Bottom-up de novo design of functional proteins with complex structural features

Che Yang, Fabian Sesterhenn, Jaume Bonet, Eva A. van Aalen, Leo Scheller, Luciano A. Abriata, Johannes T. Cramer, Xiaolin Wen, Stéphane Rosset, Sandrine Georgeon, Theodore Jardetzky, Thomas Krey, Martin Fussenegger, Maarten Merkx, Bruno E. Correia (Corresponding author)

Research output: Contribution to journalArticleAcademicpeer-review

52 Citations (Scopus)

Abstract

De novo protein design has enabled the creation of new protein structures. However, the design of functional proteins has proved challenging, in part due to the difficulty of transplanting structurally complex functional sites to available protein structures. Here, we used a bottom-up approach to build de novo proteins tailored to accommodate structurally complex functional motifs. We applied the bottom-up strategy to successfully design five folds for four distinct binding motifs, including a bifunctionalized protein with two motifs. Crystal structures confirmed the atomic-level accuracy of the computational designs. These de novo proteins were functional as components of biosensors to monitor antibody responses and as orthogonal ligands to modulate synthetic signaling receptors in engineered mammalian cells. Our work demonstrates the potential of bottom-up approaches to accommodate complex structural motifs, which will be essential to endow de novo proteins with elaborate biochemical functions, such as molecular recognition or catalysis. [Figure not available: see fulltext.]

Original languageEnglish
Pages (from-to)492-500
Number of pages9
JournalNature Chemical Biology
Volume17
Issue number4
DOIs
Publication statusPublished - Apr 2021

Funding

We thank K. Lau, A. Reynaud, L. Durrer, S. Quinche, D. Hacker and F. Pojer in the PTPSP facility at EPFL for protein expression and X-ray crystallography support, D. Demurtas from CIME and S. Nazarov from PTBIOEM for electron microscopy support, L. Menin from the EPFL proteomics core facility for mass spectrometry support, the flow cytometry core facility for technical support and the gene expression core facility for help with next-generation sequencing. We thank V. Olieric at the Paul Scherrer Institute for operation of the X06DA beamline. The computational simulations were facilitated by the CSCS Swiss National Supercomputing Centre as well by SCITAS at EPFL. This work was supported by the Swiss initiative for systems biology (SystemsX.ch), the European Research Council (starting grant no. 716058), the Swiss National Science Foundation (grant no. 310030_163139), the NCCR Molecular Systems Engineering and the NCCR Chemical Biology. F.S. was supported by an SNF/Innosuisse BRIDGE Proof-of-Concept grant, and J.B. was funded by the EPFL Fellows postdoctoral fellowship. T.K. received funding from the Cluster of Excellence RESIST (grant no. EXC 2155) of the German Research foundation and from the German Center of Infection Research, J.T.C. was supported by the ERA-Net PrionImmunity project no. 01GM1503 of the German Federal Ministry of Education and Research. The funders had no role in study design, data collection and analysis, decision to publish or preparation of the manuscript.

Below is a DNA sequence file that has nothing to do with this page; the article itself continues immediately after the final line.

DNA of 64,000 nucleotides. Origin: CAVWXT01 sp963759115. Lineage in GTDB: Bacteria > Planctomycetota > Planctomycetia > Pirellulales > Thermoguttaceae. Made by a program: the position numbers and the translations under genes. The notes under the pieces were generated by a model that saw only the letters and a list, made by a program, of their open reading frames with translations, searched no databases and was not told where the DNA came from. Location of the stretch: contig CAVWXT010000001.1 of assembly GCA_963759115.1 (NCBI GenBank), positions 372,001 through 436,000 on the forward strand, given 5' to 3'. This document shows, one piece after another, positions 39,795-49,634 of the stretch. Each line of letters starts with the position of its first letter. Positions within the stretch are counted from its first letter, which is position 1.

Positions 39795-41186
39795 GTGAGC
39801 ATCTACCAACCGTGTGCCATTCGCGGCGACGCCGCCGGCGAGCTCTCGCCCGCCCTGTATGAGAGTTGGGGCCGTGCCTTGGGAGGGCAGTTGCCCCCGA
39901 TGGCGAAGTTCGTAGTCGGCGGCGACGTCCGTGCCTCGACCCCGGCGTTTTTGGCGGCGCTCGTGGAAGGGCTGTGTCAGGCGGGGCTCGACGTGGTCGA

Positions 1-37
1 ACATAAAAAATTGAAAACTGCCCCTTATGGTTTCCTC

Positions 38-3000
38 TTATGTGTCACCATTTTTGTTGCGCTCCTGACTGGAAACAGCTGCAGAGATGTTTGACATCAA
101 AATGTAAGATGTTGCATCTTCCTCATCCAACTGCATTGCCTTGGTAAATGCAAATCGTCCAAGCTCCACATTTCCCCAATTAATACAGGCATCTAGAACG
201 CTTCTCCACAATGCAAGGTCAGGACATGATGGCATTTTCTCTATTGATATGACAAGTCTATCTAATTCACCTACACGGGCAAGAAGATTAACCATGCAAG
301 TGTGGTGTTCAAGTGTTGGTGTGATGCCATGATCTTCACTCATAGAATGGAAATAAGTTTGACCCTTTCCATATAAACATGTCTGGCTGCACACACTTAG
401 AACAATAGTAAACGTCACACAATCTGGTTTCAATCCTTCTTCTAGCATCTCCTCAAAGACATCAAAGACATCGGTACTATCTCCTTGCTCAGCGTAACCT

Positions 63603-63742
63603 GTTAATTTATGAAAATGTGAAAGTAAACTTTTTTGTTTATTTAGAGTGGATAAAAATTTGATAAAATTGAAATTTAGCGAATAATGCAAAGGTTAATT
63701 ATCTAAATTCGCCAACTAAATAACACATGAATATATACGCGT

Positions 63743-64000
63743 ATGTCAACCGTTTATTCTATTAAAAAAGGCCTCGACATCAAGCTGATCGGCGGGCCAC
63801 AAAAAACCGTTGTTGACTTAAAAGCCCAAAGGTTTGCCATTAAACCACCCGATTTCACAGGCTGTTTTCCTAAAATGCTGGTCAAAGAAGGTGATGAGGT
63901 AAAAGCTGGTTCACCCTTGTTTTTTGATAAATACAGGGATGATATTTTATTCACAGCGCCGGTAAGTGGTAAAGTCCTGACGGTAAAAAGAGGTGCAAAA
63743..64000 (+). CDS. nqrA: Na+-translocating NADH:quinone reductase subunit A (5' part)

FundersFunder number
Cluster of Excellence RESISTEXC 2155
German Center of Infection Research01GM1503
Innosuisse BRIDGE
NCCR Molecular Systems Engineering
Horizon 2020 Framework Programme716058
H2020 European Research Council
European Research Council
Deutsche Forschungsgemeinschaft
École Polytechnique Fédérale de Lausanne
Schweizerischer Nationalfonds zur Förderung der Wissenschaftlichen Forschung310030_163139
Bundesministerium für Bildung und Forschung

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